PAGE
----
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Overpopulumption - nhpeacenik
We really need to dramatically reduce the human population of the Earth if we are to end starvation, malnourishment and water shortages, build a fair economy, preserve the remaining non-human species and, of course, stop global warming by reducing our collective carbon footprint. In the latest issue of BeFriending Creation , Louis Cox coins the term "Overpopulumption" to get across the idea of the heavy emotional weight we ought to be associating with the fact that we have now exceeded six billion people on the planet and are moving quickly toward doubling that and that resource consumption per person, especially in the US, is still on the rise.
The Elephant in the Room: Overpopulumption
He says:
Virtually every social and ecological problem facing the world today is exacerbated by population pressures combined with the strivings of the impoverished majority to enjoy what the affluent minority already has. Increased consumer goods and services is generally offset by growth in the number of people to feed, clothe, house, and educate. Reductions in rates of pollution and greenhouse gases are being cancelled out by more cars, cows, and power plants.

The article ends with a a paraphrase of Radical Simplicity author Jim Merkel:

With simple arithmetic Jim brackets our range of options for the future:—All 6.75 billion of us can start living like Somalis, with average 0.7-acre ecological footprints, or—We can average one-child families and eliminate wasteful, unnecessary consumption—steadily and peacefully contracting our numbers to about 1 billion over the next century, ending up with a sustainable average of 4-acre ecological footprints. Any path within that range entails daunting political, social, and economic obstacles. But the first step is seeing that the path we're on now has no future.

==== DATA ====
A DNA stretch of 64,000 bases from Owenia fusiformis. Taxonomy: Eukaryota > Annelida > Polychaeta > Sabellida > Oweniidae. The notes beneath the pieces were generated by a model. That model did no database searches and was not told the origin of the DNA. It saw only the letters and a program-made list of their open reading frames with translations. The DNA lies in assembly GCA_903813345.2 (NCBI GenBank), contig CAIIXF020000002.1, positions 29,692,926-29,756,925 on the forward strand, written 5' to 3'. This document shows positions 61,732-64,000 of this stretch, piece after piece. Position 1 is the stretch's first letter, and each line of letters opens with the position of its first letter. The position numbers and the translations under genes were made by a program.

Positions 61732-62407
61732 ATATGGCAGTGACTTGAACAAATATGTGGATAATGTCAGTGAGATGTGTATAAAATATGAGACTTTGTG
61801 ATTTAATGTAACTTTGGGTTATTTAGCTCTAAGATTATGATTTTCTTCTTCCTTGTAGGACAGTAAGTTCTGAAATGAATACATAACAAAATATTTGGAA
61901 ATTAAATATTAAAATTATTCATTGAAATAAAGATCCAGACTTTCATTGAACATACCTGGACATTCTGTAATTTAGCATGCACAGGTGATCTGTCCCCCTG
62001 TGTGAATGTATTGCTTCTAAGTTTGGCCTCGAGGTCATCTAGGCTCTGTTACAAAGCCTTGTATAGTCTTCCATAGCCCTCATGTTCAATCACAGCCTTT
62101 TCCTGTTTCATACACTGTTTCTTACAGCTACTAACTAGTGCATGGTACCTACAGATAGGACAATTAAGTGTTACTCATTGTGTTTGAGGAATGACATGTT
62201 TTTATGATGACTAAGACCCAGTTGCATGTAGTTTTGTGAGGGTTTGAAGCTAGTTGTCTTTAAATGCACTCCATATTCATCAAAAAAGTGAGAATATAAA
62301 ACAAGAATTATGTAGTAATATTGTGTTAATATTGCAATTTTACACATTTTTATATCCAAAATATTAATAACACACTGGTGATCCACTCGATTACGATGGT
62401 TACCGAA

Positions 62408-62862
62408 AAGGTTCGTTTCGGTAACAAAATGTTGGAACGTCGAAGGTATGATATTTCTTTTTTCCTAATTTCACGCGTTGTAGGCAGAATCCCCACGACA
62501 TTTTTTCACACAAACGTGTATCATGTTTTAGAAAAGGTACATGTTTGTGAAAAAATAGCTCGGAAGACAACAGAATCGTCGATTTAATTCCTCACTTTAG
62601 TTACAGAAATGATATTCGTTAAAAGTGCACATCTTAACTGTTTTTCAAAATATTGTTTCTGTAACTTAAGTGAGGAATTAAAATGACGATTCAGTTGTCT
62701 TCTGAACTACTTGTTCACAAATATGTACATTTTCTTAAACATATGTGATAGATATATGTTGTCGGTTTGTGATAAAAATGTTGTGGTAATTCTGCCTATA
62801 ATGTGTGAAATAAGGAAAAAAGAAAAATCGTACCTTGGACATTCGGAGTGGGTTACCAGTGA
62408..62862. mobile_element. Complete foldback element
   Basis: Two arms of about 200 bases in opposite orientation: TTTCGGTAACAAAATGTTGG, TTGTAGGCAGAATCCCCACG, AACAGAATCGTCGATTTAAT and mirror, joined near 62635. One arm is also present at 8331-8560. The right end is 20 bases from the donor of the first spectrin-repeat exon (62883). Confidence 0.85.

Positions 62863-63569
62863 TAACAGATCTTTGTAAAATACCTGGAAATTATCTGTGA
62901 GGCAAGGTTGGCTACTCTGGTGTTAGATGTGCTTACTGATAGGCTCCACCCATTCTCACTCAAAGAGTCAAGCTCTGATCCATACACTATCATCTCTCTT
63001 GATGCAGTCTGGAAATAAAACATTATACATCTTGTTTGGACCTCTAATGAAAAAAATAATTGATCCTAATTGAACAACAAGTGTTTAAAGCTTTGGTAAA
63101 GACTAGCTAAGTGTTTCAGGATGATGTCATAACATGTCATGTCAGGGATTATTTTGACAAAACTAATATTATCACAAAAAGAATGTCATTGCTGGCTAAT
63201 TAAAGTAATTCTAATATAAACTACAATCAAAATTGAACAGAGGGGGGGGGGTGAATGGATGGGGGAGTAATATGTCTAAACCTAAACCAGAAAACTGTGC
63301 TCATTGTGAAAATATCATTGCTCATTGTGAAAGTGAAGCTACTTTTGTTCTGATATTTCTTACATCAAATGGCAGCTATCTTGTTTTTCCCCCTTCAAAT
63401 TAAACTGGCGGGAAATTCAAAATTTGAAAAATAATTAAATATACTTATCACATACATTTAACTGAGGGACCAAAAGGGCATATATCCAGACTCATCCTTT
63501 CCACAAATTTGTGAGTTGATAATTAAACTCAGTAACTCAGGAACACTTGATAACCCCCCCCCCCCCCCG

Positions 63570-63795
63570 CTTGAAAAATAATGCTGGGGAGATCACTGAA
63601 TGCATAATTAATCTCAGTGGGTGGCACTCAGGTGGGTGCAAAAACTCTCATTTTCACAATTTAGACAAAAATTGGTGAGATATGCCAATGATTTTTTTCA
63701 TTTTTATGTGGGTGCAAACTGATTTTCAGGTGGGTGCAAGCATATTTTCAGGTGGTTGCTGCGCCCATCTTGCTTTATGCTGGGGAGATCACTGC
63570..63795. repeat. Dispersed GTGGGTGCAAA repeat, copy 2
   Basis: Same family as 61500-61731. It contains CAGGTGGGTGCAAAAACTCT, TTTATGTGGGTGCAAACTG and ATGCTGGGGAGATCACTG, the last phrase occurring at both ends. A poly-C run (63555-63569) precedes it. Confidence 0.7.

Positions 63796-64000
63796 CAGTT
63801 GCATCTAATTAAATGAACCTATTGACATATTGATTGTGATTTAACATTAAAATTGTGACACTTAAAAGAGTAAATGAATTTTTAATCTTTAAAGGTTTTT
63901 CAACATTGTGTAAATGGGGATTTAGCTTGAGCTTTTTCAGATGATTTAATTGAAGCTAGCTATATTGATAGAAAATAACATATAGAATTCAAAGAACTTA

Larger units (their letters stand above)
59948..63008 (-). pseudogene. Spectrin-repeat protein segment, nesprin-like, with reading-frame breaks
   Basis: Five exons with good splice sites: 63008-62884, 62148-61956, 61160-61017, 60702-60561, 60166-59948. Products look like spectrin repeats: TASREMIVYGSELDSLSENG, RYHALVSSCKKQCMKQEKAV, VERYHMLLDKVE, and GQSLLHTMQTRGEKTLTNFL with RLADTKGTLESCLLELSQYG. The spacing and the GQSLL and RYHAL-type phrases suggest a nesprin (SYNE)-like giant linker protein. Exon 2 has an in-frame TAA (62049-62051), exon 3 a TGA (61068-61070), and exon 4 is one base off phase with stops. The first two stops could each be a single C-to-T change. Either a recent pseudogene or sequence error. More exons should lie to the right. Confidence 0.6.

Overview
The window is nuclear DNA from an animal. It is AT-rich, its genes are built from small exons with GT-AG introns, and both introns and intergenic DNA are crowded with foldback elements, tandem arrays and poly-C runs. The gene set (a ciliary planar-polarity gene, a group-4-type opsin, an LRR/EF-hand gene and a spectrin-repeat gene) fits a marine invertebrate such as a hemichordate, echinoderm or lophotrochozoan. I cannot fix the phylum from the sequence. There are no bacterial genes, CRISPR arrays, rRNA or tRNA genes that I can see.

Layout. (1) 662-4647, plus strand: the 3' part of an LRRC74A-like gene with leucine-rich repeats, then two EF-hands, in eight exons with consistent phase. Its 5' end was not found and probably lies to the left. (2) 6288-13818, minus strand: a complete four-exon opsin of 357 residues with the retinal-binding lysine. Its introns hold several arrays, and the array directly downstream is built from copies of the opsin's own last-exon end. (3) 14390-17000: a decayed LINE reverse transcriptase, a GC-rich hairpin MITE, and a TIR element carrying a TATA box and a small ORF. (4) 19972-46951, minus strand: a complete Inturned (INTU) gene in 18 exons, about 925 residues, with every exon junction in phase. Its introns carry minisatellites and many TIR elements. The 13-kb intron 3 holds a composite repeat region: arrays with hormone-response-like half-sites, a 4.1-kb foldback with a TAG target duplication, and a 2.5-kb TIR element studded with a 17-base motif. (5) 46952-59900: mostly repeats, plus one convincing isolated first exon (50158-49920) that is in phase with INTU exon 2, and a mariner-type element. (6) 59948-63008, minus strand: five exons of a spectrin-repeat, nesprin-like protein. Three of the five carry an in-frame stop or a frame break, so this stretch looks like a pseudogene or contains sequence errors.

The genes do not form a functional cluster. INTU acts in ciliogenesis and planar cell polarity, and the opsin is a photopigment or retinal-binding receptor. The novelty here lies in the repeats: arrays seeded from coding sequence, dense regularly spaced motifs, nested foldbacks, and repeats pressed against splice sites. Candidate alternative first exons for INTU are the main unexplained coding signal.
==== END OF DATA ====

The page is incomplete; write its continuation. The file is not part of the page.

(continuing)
I've long thought that the world's situation called for fewer children and less consumption. My brother, my sister and I have all found partners and become parents to one girl each, and those girls have turned out extremely well if I do say so myself.  Since settling down, I have to admit I have walked more heavily on the Earth, driving a car to work far away, and eating food that has traveled around the world.  Nevertheless, the world is full of nice people who strongly believe that a large family is the only healthy way to raise children to have community values. Recently I've been meeting a lot of only-children from the third generation of Chinese to live under a one-child-per-couple regime, and I'm impressed with the quality of their thinking and social skills.  I'm starting to feel a leading to be more forthright in arguing the case for small families that consume less and for the reasonable argument that only-children can develop good social skills by being part of a larger community than a biologically-based nuclear family.


Current Music: Wonderful World, by Peggy Seeger from the album "An Odd Collection"

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